Photos: UNAMA

The UN Marks Women’s Day by More Pleas to the Taliban

KABUL, AFGHANISTAN – On International Women’s Day, the UN mission in Afghanistan (UNAMA) urges the Taliban to lift restrictions on women and girls in Afghanistan, warning that the continuation of such measures will push the country into deeper poverty and isolation.

In a statement on Friday, March 8, Roza Otunbayeva, the head of UNAMA, emphasized that International Women’s Day, with its global theme of ‘invest in women,’ should prompt everyone to redouble efforts towards unlocking even greater progress.

“It is heartbreaking that we are seeing precisely the opposite unfolding in Afghanistan: a catastrophic and deliberate disinvestment that is causing immense harm to women and girls, creating only barriers to sustainable peace and prosperity,” Otunbayeva said.

For over two years since takeover of Afghanistan, the Taliban have imposed a series of restrictions on the most basic rights and freedoms of women and girls, including blocking access to secondary and most tertiary education, restricting employment opportunities, and limiting freedom of movement outside the home.

Some international legal experts and human rights defenders have characterized the conditions as constituting institutionalized gender apartheid.

Taliban defines women’s rights in accordance with their strict interpretation of Islamic law and has shown no sign of bending amid mounting backlash and pressure to respect the rights of women under international human rights laws.

In a recent restrictive measure, the Kabul regime has begun arresting women and girls in the capital and many other provinces for failing to comply with the Taliban’s dress code, which dictates that proper attire must extend below a woman’s knee.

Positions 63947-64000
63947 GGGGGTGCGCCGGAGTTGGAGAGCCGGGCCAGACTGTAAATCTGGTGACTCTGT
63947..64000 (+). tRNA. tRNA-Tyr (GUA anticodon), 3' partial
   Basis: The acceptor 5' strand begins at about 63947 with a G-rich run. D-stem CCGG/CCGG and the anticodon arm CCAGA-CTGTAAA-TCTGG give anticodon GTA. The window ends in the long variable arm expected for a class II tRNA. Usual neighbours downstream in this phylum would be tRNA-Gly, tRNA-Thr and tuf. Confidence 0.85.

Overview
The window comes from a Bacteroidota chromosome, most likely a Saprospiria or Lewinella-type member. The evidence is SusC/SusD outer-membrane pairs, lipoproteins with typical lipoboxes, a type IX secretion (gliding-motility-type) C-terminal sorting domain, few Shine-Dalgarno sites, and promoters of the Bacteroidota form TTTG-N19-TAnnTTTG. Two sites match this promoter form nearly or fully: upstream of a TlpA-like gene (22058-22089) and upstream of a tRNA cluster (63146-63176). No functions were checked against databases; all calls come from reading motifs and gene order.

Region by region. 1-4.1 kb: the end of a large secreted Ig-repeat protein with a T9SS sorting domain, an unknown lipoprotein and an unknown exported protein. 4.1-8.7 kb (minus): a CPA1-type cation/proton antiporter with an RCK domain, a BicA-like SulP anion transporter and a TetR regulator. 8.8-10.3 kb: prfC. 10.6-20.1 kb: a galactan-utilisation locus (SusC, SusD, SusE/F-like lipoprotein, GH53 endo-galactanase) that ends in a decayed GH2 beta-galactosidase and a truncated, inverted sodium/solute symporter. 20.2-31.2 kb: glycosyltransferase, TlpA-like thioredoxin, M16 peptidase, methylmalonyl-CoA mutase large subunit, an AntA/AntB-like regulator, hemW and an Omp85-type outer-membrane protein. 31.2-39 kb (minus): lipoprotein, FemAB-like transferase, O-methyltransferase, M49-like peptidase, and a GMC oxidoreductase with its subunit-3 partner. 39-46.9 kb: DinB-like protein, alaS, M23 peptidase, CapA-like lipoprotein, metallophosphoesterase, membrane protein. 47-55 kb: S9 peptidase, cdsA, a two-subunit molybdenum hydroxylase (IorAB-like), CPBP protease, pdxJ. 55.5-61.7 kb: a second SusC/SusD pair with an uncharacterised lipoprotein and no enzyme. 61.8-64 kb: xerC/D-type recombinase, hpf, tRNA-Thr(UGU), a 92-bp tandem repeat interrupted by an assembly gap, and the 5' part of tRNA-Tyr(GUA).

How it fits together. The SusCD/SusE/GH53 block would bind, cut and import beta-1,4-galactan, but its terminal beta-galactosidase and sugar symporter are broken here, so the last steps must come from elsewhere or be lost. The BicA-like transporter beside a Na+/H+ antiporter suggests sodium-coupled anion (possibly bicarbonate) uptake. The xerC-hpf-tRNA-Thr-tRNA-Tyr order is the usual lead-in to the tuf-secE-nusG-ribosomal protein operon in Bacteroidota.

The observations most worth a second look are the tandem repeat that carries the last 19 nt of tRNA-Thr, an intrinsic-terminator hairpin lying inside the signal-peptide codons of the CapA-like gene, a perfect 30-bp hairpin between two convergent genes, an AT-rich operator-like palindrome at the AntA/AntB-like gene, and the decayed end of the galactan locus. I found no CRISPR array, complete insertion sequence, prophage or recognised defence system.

The head of UNAMA expressed concern that the recent crackdown by Taliban authorities for alleged non-compliance with Islamic dress codes is exacerbating the isolation of women, as they fear arbitrary arrest.

The Special Representative for UN Women in Afghanistan, Alison Davidian, stressed in the statement the imperative of keeping the situation of Afghan women and girls at the center of international concerns and action.

“The fight for women’s rights in Afghanistan is a global fight and a battle for women’s rights everywhere. What we do – or fail to do – for Afghan women and girls is the ultimate test of who we are as a global community and what we stand for.”

Meanwhile, Richard Bennett, the UN Special Rapporteur on the situation of human rights in Afghanistan, marked International Women’s Day by calling on the Taliban to immediately and unconditionally release women human rights defenders.

“I call on the Taliban to immediately and unconditionally release all those who have been arbitrarily detained for defending human rights, especially the rights of women and girls.”

He also appealed to the Taliban to respect all the human rights of women and girls in Afghanistan, including their rights to education, work, freedom of movement and expression, as well as their cultural rights.

“On International Women’s Day, I stand with the women and girls of Afghanistan who face an unparalleled level of institutional and systematic discrimination. I salute their bravery, creativity and leadership as they demand their rights,” he said.